”Nobody knows what has caused the current situation”


New international project to solve the cod mystery

The eastern Baltic cod stock is in crisis, the fishery is on its knees – and nobody knows why. An expert evaluation, initiated by the Stockholm University Baltic Sea Center, will try to find answers to what has happened, and what to do to reverse the trend.

Text: Henrik Hamrén

– One important first step is to make sure that we have all hypotheses and possible causes on the table, says Keith Brander, professor at Danish DTU Aqua and scientific leader for the two-year project.

With the help of scientists at the Baltic Sea Centre, and two external international experts, he will conduct a scientific evaluation and synthesis of all relevant knowledge and try to determine what factors actually caused the cod's decline - and what factors may be less important.

– There is a great deal of uncertainty as to why the eastern stock is in such bad shape. Eutrophication and fishing are often mentioned as possible explanations. But, in fact, nobody knows what has caused the current situation, and what to do about it. It is not obvious at all, Keith Brander says.

His hope is to contribute to improved scientific understanding by evaluating everything from oceanographic information and habitats to benthos distributions and the impact of fishery.

– Our goal is to help to deliver a stronger scientific basis for future management measures that can improve the cod stock.

The eastern cod stock is the largest and commercially most important cod stock in the Baltic Sea. In recent years it has shown increasingly worrying signs, for instance in terms of declining size at maturation. In the 1980s, cod spawned for the first time when they were around 45 cm in length. Today, they reach maturity when they are just over 20 cm. If this reflects a genetic change, the current situation – with a lot of small cod and few or no larger individuals – runs the risk of becoming permanent.

According to Keith Brander it is highly unlikely that the poor state of the stock can be linked to a single and isolated factor.

– As in all biological systems, most things are connected. For the Baltic Sea, I think there are several different factors in play here. The question is which these factors are and how they interact, he says.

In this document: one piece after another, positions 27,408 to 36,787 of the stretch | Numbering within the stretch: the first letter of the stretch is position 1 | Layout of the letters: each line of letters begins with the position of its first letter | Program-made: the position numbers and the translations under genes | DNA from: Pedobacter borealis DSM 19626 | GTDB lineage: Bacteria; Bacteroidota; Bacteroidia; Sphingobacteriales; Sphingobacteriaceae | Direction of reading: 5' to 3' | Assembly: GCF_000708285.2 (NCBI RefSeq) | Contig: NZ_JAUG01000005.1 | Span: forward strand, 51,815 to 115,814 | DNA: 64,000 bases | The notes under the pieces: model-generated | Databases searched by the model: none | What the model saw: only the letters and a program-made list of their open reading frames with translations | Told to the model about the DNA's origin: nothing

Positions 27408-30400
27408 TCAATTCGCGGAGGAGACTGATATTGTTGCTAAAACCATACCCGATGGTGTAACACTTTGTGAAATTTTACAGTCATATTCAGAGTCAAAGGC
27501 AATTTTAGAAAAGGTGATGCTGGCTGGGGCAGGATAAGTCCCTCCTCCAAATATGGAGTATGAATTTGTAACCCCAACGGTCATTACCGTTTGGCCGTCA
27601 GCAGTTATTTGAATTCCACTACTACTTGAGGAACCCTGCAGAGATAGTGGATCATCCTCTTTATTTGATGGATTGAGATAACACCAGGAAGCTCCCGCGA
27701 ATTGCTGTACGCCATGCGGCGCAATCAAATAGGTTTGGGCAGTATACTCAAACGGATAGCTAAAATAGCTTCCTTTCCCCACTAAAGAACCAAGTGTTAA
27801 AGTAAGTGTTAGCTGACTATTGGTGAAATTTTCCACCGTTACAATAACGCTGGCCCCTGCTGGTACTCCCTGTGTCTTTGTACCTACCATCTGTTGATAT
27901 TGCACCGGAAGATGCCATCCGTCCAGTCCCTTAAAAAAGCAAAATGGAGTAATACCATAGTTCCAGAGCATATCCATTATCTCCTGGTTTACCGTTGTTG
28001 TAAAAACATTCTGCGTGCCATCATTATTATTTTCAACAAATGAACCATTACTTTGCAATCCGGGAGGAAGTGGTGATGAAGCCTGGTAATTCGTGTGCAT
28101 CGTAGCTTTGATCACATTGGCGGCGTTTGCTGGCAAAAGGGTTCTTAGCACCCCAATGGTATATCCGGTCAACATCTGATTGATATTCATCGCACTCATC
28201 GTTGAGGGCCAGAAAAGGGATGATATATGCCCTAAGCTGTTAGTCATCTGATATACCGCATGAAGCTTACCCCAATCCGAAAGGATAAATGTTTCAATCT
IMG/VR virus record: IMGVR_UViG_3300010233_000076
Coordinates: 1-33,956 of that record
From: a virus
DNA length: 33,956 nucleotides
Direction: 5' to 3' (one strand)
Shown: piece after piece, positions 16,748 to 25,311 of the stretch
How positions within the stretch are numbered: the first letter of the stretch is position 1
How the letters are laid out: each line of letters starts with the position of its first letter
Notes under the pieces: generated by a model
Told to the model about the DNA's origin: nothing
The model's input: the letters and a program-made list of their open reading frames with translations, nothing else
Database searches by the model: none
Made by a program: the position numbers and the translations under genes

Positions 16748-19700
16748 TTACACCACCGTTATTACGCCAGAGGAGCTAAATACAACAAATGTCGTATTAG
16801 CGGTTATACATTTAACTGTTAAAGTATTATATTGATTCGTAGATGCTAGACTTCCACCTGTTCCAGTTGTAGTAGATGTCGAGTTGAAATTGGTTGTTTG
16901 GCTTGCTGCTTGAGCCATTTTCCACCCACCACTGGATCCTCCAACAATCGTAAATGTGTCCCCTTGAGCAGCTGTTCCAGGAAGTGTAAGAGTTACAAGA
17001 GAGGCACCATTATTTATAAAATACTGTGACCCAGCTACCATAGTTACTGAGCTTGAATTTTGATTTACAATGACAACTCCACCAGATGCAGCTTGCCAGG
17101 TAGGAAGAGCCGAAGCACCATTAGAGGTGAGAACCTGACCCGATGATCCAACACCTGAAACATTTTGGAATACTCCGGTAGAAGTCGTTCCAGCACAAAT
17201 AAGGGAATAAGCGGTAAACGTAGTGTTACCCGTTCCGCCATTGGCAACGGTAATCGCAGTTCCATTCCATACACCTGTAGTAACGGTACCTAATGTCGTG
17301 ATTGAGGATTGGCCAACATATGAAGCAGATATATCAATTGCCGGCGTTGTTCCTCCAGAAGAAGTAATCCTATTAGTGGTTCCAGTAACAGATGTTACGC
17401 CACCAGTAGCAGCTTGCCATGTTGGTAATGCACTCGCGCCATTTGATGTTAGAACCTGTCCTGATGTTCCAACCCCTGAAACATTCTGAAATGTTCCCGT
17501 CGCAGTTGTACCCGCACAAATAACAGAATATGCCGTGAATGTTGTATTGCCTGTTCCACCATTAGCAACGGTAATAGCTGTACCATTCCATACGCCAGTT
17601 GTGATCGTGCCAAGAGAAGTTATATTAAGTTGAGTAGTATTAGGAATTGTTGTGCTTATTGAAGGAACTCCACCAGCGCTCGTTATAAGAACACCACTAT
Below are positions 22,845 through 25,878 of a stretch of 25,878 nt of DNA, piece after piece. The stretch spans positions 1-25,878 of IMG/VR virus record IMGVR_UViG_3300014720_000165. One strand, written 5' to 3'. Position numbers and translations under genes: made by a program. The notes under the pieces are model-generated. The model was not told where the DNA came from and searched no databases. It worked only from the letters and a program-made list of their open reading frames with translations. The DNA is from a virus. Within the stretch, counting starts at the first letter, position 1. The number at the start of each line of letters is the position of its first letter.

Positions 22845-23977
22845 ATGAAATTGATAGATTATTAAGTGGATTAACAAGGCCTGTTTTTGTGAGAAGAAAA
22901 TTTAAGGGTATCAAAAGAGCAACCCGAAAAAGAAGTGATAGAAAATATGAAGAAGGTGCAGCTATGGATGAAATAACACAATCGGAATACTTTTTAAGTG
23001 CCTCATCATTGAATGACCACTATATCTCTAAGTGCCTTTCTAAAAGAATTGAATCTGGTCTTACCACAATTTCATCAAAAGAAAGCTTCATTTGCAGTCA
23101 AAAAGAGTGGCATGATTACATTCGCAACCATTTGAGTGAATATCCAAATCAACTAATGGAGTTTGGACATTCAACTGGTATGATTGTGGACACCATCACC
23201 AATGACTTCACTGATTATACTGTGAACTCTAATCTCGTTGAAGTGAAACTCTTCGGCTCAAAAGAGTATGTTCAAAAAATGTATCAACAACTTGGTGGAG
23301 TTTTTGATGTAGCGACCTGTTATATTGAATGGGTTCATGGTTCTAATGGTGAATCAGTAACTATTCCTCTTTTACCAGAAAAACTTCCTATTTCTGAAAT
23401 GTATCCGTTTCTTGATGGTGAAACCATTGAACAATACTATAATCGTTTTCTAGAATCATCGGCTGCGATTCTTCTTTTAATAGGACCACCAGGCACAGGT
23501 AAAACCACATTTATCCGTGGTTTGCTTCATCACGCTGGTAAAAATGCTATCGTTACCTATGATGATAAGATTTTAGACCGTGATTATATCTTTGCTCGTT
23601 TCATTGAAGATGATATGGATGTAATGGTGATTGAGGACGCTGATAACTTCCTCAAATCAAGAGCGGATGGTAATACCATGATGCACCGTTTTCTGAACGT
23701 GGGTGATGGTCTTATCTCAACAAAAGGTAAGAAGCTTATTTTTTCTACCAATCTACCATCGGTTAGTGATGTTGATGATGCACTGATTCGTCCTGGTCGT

Besides analysing historical samples and information about the cod and its physical, chemical and biological environment, Keith Brander and his team will also gather experts from the Baltic Sea Region and other places to evaluate and apply various models to the Baltic Sea specific case.

The uniqueness of the Baltic Sea environment becomes a special challenge in this work.

– Some of the biological processes that are so vital for cod stock management in the Baltic are not considered at all in other waters, says Keith Brander.

He mentions the low salinity, which is a decisive factor for cod survival in the brackish Baltic Sea.

– But in almost all other marine environments in the world, salinity is not an issue and therefore is not included in the stock models. Models from other areas are therefore incomplete with respect to the Baltic, says Brander.

Keith Brander has been involved in marine research since the mid-1960s and is a well-known name in the international fisheries research community. He has studied fish, plankton and underwater fauna in many parts of the world, from the Indian Ocean to the Irish Sea. But the Baltic Sea is so far a new environment for him.

– At the moment, I'm reading a lot trying to catch up, which takes quite a bit of my time. The Baltic Sea is a very well-studied marine environment, he says.

Paradoxically, lack of knowledge is one of the biggest problems for today's cod stock management in the Baltic Sea. For example, it has become increasingly difficult to tell the age of cod by otolith reading. And if you don’t know the age of the fish it is very hard to say anything about how the stock develops.

– The problem with age determination is fundamental. I think there are possibilities to tackle this problem better than has been done in the past, for example by studying older historical information. We will have access to a lot of such material, says Keith Brander.

To shed light on why the eastern Baltic cod stock is declining – and deliver a better basis for future management actions – is a difficult challenge. Keith Brander has high hopes for the outcome, but is also humble in the face of the task.

– I have no doubt that what we end up with may be better, but it will not be definitive. There will still be uncertainties and the management decisions will need to balance the risks and uncertainties, he says, and continues:

– I accepted to lead this project out of curiosity. That is what drives me, he says. So I’m optimistic, but also mindful of a motto I heard from a math professor many years ago: They said it couldn’t be done, so he tackled it with a smile on his face – and couldn’t do it.